So far, 2013 has been a little light on winning weekends – even the phenomenal success of Iron Man 3 represented a decline from 2012 when The Avengers reigned. But the ridiculous bounty of big-time releases this holiday weekend has delivered a win over last year’s frame and set a new record for the biggest Memorial Day box office of all time.
|1.||Fast & Furious 6||$98,528,000||$98.5|
|2.||The Hangover III||$42,400,000||$54.2|
|3.||Star Trek Into Darkness||$38,000,000||$146.8|
|5.||Iron Man 3||$19,424,000||$367.5|
|6.||The Great Gatsby 3D||$13,705,000||$114.4|
Before we delve into the minutiae of this weekend’s big releases (and there is a lot to cover), let’s take a moment to talk about the Memorial Day box office. There’s a reason that both Universal and Warner Brothers chose to schedule their high-profile sequels on this weekend (a move that was widely questioned in the box office press): traditionally, it is the highest-grossing holiday of the entire year. Three of the top five all-time Memorial Day titles earned over $100 million in their first three days, but because the holiday covers a four-day period, studios get to pad their weekend numbers a bit.
The all-time Memorial Day champ is still 2007’s Pirates of the Caribbean: At World’s End, which earned $114.7 million in three days and $139.8 million after four. If today’s projection for Fast & Furious 6 ($122 million through Monday) proves accurate, the sequel will rank fourth on the list of all-time Memorial Day earners, surpassing (appropriately enough) The Hangover Part II. The debut of that comedy sequel helped 2011 become the highest grossing Memorial Day weekend of all time with $223 million. With holdovers like Star Trek Into Darkness and Iron Man 3 still very much in play, however, this year’s total easily topped that and gave 2013 the new Memorial Day box office record.
That Fast & Furious 6 now ranks in the top five Memorial Day openings of all time is only a fraction of the good news for the sequel. The latest F & F feature also boasts the highest opening in the 12-year history of the franchise. The series’ previous best was the $86.1 million Fast Five earned in 2011 – an impressive opening for two reasons. First, the film put up summer-sized numbers in April and, second, it pumped new life into a franchise many believed was on the decline. The unheralded success of Fast Five explains why Universal did not abandon their spot on the holiday schedule after Warner Brothers chose the same date to open The Hangover Part III. Although both films target the same demographic, the studio bet that audiences would favor F & F over H3. They bet right.
On the losing end of that same bet was The Hangover Part III. The three-quel’s weekend estimate of $42.4 million from 3,555 locations represents a 51% decline from The Hangover Part II on this weekend two years ago. At the time, H2 set a record for a live-action comedy opening and placed second on the list of R-rated debuts of any genre. Of course, we all know that success at the box office does not automatically indicate audience approval (Crystal Skull, anyone?). In the end, lingering resentment over The Hangover Part II probably dampened turnout for the follow-up enough that the studio would have been better off abandoning the prestigious, but far more competitive, Memorial Day weekend.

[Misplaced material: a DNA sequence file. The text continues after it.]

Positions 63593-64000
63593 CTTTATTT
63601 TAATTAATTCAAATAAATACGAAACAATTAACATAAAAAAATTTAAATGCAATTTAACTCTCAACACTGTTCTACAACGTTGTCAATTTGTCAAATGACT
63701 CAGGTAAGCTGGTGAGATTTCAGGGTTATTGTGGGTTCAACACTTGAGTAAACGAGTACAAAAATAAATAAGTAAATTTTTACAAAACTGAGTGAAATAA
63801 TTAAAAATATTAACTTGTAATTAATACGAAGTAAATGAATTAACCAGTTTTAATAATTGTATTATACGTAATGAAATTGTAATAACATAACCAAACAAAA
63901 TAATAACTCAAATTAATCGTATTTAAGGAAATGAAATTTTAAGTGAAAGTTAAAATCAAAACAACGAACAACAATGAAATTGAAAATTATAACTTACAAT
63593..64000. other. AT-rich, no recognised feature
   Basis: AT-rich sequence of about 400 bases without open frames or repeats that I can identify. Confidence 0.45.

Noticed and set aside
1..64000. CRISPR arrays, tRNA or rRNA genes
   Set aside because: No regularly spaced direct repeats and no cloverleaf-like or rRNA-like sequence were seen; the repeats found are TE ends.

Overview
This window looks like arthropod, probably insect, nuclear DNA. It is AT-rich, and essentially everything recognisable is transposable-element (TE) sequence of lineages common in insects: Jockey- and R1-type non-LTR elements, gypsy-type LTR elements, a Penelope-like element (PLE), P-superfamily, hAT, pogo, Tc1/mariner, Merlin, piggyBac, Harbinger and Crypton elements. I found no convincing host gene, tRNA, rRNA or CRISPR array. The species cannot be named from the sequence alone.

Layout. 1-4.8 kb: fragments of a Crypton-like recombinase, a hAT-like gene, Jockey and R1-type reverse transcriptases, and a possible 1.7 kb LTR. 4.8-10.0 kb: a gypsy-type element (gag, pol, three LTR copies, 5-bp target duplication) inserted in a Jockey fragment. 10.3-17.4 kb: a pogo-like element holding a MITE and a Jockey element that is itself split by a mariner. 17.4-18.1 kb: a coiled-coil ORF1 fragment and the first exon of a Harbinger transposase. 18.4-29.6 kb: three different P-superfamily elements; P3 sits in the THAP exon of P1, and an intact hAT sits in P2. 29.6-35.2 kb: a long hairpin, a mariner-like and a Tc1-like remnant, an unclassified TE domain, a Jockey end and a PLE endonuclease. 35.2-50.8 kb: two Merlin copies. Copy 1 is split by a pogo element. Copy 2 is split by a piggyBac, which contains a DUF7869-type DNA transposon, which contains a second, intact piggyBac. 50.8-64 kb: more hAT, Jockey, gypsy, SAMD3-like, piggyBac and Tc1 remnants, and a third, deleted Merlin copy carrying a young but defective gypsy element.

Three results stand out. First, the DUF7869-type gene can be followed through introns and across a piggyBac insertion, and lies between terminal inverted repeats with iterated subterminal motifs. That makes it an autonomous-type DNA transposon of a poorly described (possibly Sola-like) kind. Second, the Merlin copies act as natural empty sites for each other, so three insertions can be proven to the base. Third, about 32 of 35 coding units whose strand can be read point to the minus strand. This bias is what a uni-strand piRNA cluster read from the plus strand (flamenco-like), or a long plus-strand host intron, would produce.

The major disappointment of The Hangover III had the benefit of putting last weekend’s Star Trek Into Darkness debut into perspective. Deemed a disappointment because it failed to top its 2009 predecessor’s weekend opening, Star Trek 2 saved some face in its sophomore frame by holding on to 55% of its opening gross. After ten days, Into Darkness has earned $146.8 million – nearly equal to the $147.6 million of its predecessor at the same point. It is still unlikely that the sequel will outperform the $257 million final tally of JJ Abrams’ first Star Trek feature but, with a much larger international gross expected, there is little chance that the label ‘disappointment’ will continue to apply.
Though the showdown between Fast & Furious 6 and The Hangover Part III was always destined to grab the headlines, 2013’s Memorial Day box office got a big boost towards its holiday record from Epic. The animated adventure from Fox and Blue Sky (the studio behind the Ice Age franchise) opened Friday and earned an estimated $34.2 million from 3,882 locations for it first three days. That doesn’t match the $43.6 million The Croods put up in March but, on this sequel-heavy holiday, the all-original Epic managed a very solid start.
Lost in the wake of this weekend’s big-sequel headlines were a few more stories of note – including the incredible hold of Mud (despite shedding 248 locations) and an update on Iron Man 3 (which extended its worldwide tally to more than $1.1 billion). Next weekend should prove a bit more peaceful, with Will Smith in After Earth providing the only real point of interest.